"Everybody's pro-adoption. Why would you make it more expensive?" Garofalo said. "If we can find hundreds of millions of dollars to build a new Vikings stadium, we can find hundreds of thousands of dollars to fix the adoption tax credit problem."
Gov. Mark Dayton has also said he's "very willing" to look at closing some of the gaps in the tax code, particularly for homeowners who could be hit with a sizable tax bill after going through a foreclosure or short sale.
The Minnesota Legislature returns to work in late February 2014, after many taxpayers begin filing their taxes.
Add another name to the list of legislative retirements.
State Rep. Michael Paymar, DFL-St. Paul, announced he would not run again on Wednesday.
See our list of retirements below -- it has
two three names so far but is sure to grow before the 2014 House elections are in full swing.
Fair housing advocates and convicted felons alike urged lawmakers Tuesday to reform the state’s expungement laws, which they say provide a clean slate in name only.
The two dozen witnesses ranged from a 30-year-old Spicer mother who can’t complete her studies as a nurse because of her juvenile record, to a counselor who said he found work only because his record was sealed. In each instance, the theme was the same: Despite their best efforts to move forward, offenders can’t get past the blemish on their records.
In a decision last May, the Minnesota Supreme Court ruled that judges could seal only the court records of offenders who sought expungement, but executive branch agency records, such as the Bureau of Criminal Apprehension or Department of Human Services. As a result, those records still show up in background checks, preventing applicants from finding work or housing.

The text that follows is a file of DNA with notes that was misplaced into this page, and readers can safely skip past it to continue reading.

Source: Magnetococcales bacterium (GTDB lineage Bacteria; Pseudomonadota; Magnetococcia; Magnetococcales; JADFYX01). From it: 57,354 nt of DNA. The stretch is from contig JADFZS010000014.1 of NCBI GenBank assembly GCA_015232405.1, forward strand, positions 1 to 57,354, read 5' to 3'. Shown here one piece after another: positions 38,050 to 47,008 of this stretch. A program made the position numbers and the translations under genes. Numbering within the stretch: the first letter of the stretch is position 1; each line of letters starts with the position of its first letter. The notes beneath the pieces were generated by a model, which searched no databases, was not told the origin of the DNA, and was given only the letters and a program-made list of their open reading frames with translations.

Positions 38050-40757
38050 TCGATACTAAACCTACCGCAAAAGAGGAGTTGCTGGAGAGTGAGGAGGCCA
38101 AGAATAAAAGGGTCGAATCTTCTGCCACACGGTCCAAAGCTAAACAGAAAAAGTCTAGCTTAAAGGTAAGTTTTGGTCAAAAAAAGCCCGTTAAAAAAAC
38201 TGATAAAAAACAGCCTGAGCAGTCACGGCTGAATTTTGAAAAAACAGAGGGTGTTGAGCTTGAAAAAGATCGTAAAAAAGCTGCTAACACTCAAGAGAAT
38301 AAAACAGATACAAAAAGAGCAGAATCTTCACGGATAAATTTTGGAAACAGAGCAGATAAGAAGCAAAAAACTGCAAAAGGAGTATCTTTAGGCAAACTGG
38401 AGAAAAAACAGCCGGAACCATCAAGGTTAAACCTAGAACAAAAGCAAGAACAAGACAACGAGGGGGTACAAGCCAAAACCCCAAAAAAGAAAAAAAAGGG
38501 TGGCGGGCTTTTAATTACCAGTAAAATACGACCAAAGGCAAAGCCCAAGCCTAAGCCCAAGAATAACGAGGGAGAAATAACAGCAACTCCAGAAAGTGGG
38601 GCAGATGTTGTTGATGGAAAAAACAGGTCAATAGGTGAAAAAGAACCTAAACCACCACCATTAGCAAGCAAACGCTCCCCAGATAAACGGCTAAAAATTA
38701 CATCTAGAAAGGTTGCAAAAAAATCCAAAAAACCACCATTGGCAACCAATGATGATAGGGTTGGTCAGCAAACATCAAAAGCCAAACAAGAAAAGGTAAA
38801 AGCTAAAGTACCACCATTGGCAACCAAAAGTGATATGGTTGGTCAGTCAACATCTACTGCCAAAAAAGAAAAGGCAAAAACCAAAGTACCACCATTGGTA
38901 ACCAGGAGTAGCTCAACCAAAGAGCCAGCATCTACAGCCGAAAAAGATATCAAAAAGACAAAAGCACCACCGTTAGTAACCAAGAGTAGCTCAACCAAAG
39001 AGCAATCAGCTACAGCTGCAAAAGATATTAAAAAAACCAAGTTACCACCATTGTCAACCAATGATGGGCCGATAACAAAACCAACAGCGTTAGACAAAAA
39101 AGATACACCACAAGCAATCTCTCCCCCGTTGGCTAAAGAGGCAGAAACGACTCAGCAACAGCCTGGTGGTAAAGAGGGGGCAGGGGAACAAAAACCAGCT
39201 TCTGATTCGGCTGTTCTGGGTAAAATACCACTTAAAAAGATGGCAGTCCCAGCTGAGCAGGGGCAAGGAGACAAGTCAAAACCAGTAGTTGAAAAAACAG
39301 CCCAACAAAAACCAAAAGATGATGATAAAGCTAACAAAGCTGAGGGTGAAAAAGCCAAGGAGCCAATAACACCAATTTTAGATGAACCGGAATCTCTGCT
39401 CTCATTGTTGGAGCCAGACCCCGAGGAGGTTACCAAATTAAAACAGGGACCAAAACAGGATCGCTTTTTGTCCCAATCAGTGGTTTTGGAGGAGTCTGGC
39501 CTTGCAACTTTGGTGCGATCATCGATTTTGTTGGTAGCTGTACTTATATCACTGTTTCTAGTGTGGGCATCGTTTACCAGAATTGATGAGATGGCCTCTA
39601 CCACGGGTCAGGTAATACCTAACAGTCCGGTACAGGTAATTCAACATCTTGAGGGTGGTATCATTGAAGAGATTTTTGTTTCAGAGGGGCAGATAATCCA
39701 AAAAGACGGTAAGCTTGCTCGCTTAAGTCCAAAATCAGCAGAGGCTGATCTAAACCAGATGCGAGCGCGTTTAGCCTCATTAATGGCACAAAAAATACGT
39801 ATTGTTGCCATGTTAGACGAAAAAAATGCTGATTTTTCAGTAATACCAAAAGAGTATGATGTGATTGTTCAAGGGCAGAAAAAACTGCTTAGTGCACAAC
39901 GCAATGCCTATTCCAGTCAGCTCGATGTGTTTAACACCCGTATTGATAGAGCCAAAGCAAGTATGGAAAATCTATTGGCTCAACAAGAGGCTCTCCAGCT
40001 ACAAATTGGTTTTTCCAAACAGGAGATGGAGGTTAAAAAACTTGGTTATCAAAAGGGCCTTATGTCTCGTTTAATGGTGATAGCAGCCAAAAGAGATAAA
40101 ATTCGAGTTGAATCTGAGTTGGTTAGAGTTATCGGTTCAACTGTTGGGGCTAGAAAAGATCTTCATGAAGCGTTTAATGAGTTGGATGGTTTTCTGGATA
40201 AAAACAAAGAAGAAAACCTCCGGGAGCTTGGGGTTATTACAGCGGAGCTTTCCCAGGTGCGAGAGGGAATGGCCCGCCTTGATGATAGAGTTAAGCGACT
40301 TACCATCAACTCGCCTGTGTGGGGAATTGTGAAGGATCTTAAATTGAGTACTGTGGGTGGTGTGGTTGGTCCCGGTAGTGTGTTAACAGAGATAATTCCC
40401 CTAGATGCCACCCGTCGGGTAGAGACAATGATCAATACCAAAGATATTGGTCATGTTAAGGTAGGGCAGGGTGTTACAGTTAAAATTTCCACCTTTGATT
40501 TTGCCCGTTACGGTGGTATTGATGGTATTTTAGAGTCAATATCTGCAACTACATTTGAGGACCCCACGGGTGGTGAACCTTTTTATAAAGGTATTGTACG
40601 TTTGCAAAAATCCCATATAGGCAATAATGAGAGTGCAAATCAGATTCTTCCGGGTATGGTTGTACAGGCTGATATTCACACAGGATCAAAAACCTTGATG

Legislators are taking a closer look at the and Rep. John Lesch, D-St. Paul, has drafted a bill that grants judges the power to seal all records related to an expungement. The bill, which he has called a “conversation starter” is the first of many proposed solutions that will be discussed next month.
Renee Zschokke, an employment counselor for ex-offenders, said her clients struggle to find work and housing, as ordered by their probation officers. Once a background check reveals their record, she said, they typically are rejected.
“This is where the rollercoaster ride begins. A motivated client can quickly fall into a state of hopelessness,” said Zschokke, also an advocate for Take Action Minnesota, a coalition of groups geared toward social justice. “A glimmer of hope is expungements.”
Rep. Debra Hilstrom, D-Brooklyn Center, who co- chairs the group of legislators reviewing the issue, believes new law will arise from the discussions.
“I’m confident that we’re going to get something done this session.” She said.